The Line Starts Here

Musings On Life, Typos Included

He was such a nice guy! or was he?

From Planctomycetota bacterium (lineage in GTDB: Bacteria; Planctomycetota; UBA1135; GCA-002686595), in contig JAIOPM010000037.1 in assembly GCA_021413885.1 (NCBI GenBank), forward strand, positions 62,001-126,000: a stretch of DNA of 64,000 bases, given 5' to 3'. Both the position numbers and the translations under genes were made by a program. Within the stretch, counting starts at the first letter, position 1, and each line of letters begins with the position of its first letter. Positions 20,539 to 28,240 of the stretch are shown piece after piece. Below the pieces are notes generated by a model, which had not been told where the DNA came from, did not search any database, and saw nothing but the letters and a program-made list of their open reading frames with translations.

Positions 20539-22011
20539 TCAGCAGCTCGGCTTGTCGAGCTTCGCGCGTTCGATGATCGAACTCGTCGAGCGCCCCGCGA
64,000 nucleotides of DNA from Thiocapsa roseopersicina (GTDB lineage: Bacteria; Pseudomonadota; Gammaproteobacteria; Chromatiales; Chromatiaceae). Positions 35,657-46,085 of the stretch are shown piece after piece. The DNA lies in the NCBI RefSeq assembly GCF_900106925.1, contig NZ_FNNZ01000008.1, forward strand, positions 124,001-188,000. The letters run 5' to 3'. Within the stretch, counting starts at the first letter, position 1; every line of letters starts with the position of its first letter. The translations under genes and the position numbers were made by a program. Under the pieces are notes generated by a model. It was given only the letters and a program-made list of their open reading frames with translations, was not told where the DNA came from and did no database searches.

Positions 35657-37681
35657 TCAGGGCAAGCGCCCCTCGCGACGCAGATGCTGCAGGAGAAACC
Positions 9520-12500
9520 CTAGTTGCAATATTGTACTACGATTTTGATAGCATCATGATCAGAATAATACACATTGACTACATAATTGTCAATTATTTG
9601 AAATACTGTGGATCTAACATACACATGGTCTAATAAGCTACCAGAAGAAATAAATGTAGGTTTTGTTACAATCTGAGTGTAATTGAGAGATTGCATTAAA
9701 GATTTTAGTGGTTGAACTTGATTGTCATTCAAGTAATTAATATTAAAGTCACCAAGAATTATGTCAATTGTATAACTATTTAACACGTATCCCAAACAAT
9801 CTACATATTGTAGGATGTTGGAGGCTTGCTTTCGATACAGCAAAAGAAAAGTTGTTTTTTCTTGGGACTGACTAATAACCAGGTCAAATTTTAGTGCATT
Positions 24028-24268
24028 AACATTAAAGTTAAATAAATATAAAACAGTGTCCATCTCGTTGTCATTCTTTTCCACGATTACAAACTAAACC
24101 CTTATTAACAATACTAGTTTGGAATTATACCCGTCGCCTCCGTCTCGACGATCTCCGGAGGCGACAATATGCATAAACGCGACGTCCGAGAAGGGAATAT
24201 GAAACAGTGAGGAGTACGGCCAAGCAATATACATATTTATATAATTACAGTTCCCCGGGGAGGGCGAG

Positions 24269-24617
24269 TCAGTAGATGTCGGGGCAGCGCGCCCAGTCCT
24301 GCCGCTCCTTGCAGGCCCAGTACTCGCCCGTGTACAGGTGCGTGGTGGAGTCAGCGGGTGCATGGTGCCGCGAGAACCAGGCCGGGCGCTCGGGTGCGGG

The recent revelation in the news today have given me pause for thought. (What else is new?) What revelation you may ask. That those around us are may not be as they appear. A man by the name of Pedro Hernandez, not to be confused with any baseball players of any era, has been questioned in the missing child case of the 70s. Hernandez’s guilt or innocence has yet to be proven but the story made me question for a moment how I think or refuse to think about others. Little Ethan Patz  was a mere 6 years old in 1979 when he didn’t return home from his first and last walk to the school bus. This moment in time started, or highly contributed to the consciousness around missing or exploited children. He was white, from middle class roots and was “oh so cute”. When many of us were little bunchkins in the 1950s, 60s and 70s, we were allowed to run free exploring the in’s and outs of neighborhoods.  We would zip off on our bike for hours and hours (without crash helmets), eat anything the neighbors offered, often hang out with unsavory characters and not come home until the sun set or we could hear a parent yelling our name. That is how before computers, cable television or parents actually talking to a child about something meaningful, we learned about life. Yes, there was the occasional punch in the noodle or the bike fall that knocked your breath out or the food that gave you a tummy ache and sometimes even a groping hand or two but that’s a later discussion. But did we ever, ever think people were evil? I did a little random online search and found hundreds of quotes from neighbors and friends of convicted serial killers, slashers, pedophiles, cannibals and all around evil doers and not one single person, including wives knew them to be anything but a nice neighbor, a good neighbor, super nice guy, very friendly to me, always smiled when I saw him. As taught to me by my first children reader, we will use he as the dominant pronoun.  He watered our lawn, walked our dog, gave our kids a ride to school, watched our house when we were gone. The degenerate often has parents who care, children who love them, a spouse who adores, intimates at church, a job and last but not least the worries and cares of everyday work and home life. Wait a minute, this sounds like 90% of all the people I’ve ever met. If a wife or child doesn’t know someone is a bad seed, how should I know they are? You see, it is the responsibility of all of us to know those around us. I don’t mean snooping around through folks trash or searching web sites for criminal records. I mean getting to know others. Sense how they make you feel, converse even if you don’t talk on a deep personal level. Let’s protect the children around us, not with more personal physical restriction but with awareness. You know when someone gives you a creepy feeling. The old adage, “I wouldn’t want to be in a dark alley with him” has some merit. You know when someone looks at a child a second too long and all the other odd behaviors. Let’s be vigilante of” the weird” around us even if they have a house, spouse and kids. Even relatives or educators.  With more consciousness should come less abuse and with less abuse comes real safety. Not the smothering bubble of individual protection but the larger cloak of community safety.